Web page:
Sandi Toksvig informs Greg James about BBC guidelines
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The star, who is also known as a former presenter of The Great British Bake Off, revealed in an interview that in her despair she sat on weight loss expert Louise Parker’s couch and said “I am going to die”. With a family history of heart attacks, and her partner Debbie Toksvig voicing her own concerns for the star’s health, Sandi decided it was time to make some big changes to her lifestyle. With the help of an expert, Sandi was able to shed a whopping four stone, shrinking from a size 22 to a size 10 in just a year, ensuring that she would be around for her three children and partner for as long as possible.
“I was never interested in how I look,” Sandi revealed in Good Housekeeping back in 2014.
“The number one thing in my whole life is my children and I want to be there for them.
“My dad died of a massive heart attack when he was 59, as he didn’t look after himself. My brother had a heart attack last year. He is fine, but I am 56 now and you start thinking.
“There is too much I still want to do.”
With all of the sweet treats available on Bake Off, Sandi has confessed in the past that working on the show is “all consuming”, but with a diet that encourages people to eat less and be more active, the star was able to slim down.
“I had tried every diet out there – I would lose weight for a bit, then put it back on again,” Sandi continued.
“Then, by chance, my partner, Debbie, and I saw an advert for Louise Parker in an airline magazine. I liked what she had to say – she didn’t make ridiculous promises.
“Everything she said sounded like good sense. In the end it was Deb and the family who pushed me.
“She dropped me off at a railway station one day, parked around the corner and made the phone call for me,” Sandi continued to say about the beginning of her weight loss journey.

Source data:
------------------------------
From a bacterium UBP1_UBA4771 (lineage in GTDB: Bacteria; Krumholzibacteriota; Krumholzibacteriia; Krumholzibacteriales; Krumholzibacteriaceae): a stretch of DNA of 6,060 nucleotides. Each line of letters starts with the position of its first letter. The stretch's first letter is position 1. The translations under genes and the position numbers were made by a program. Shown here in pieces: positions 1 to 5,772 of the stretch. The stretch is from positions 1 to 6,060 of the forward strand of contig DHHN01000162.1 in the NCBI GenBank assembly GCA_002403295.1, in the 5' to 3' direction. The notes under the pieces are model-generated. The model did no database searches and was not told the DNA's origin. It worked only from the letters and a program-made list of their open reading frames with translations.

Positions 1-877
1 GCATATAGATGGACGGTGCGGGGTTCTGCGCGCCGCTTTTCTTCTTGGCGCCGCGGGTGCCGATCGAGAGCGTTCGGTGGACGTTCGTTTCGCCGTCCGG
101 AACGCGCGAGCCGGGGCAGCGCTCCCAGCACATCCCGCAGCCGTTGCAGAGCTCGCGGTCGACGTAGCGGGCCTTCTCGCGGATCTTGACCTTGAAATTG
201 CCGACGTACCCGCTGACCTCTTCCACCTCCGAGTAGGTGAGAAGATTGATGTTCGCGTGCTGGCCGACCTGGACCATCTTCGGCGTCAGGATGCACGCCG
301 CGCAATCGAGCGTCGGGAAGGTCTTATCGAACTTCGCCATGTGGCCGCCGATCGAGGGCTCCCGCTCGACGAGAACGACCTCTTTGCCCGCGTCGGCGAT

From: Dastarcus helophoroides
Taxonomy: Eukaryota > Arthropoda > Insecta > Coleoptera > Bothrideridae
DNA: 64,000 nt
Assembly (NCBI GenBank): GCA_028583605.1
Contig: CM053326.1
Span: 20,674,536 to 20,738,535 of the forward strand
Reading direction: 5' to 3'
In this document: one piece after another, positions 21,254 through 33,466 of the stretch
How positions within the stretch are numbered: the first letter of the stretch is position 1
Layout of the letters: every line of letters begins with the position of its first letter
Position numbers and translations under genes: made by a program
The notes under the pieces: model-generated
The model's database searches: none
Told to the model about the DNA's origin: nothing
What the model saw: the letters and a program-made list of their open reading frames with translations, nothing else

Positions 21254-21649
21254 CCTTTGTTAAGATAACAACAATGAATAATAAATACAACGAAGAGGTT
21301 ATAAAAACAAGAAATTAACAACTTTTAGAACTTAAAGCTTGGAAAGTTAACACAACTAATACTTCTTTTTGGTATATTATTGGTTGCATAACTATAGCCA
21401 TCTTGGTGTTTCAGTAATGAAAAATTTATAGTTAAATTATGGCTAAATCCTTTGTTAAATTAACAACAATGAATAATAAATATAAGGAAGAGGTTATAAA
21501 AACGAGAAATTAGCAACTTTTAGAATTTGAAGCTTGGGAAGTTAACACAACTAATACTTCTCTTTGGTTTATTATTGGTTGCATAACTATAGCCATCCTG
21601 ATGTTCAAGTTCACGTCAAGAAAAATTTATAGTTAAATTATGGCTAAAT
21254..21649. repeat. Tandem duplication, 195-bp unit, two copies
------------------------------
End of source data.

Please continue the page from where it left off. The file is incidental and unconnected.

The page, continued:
“When I first started I couldn’t touch my knees. Now I can run 5K no problem.
“Mostly now I don’t eat carbs – actually I’m not attracted to them anymore.”
Losing weight does not only make you feel physically good, but is also extremely beneficial for reducing the risk of multiple life-threatening health conditions, especially if you have a history of them in your family.
The British Heart Foundation (BHF) explains that those with a family history of a heart or circulatory disease may have a greater risk of developing conditions that can lead to a heart attack or stroke.
As well as sharing genes, families often share similar traits and habits that can increase their risk of developing the same condition like:
- Their environment – living in an area with a high level of air pollution
- Their lifestyle – smoking, being physically inactive or being stressed
- Their diet – having excess weight or having more than the daily recommended intake of salt, sugar, fat and alcohol.
A heart attack is a serious “life-threatening” medical emergency, and is caused by the supply of blood to the heart becoming blocked due to a blood clot.
A blood clot is typically caused by blood vessels getting clogged with deposits of cholesterol known as plaques. Before a heart attack, one of these plaques bursts (ruptures), causing a blood clot to develop at the site of the rupture.
When experiencing a heart attack, symptoms can include the following:
- Chest pain – a feeling of pressure, heaviness, tightness or squeezing across your chest
- Pain in other parts of the body – it can feel as if the pain is spreading from your chest to your arms (usually the left arm, but it can affect both arms), jaw, neck, back and tummy
- Feeling lightheaded or dizzy
- Shortness of breath
- Feeling sick (nausea) or being sick (vomiting)
- An overwhelming feeling of anxiety (similar to a panic attack)
- Coughing or wheezing.
The BHF adds that heart and circulatory diseases cause a quarter of all deaths in the UK, that’s more than 160,000 deaths each year – an average of 460 deaths each day or one every three minutes in the UK. There are also as many as 100,000 hospital admissions each year due to heart attacks.
However, some risk factors can be controlled. Staying a healthy weight, being physically active and eating a balanced diet are all ways to help reduce your risk of developing the same heart and circulatory condition as your family.
The NHS recommends doing at least 150 minutes of moderate-intensity aerobic activity each week unless advised otherwise by a doctor. And a diet that is low in fat and high in fibre including wholegrains and at least five portions of fruit and vegetables a day is key.
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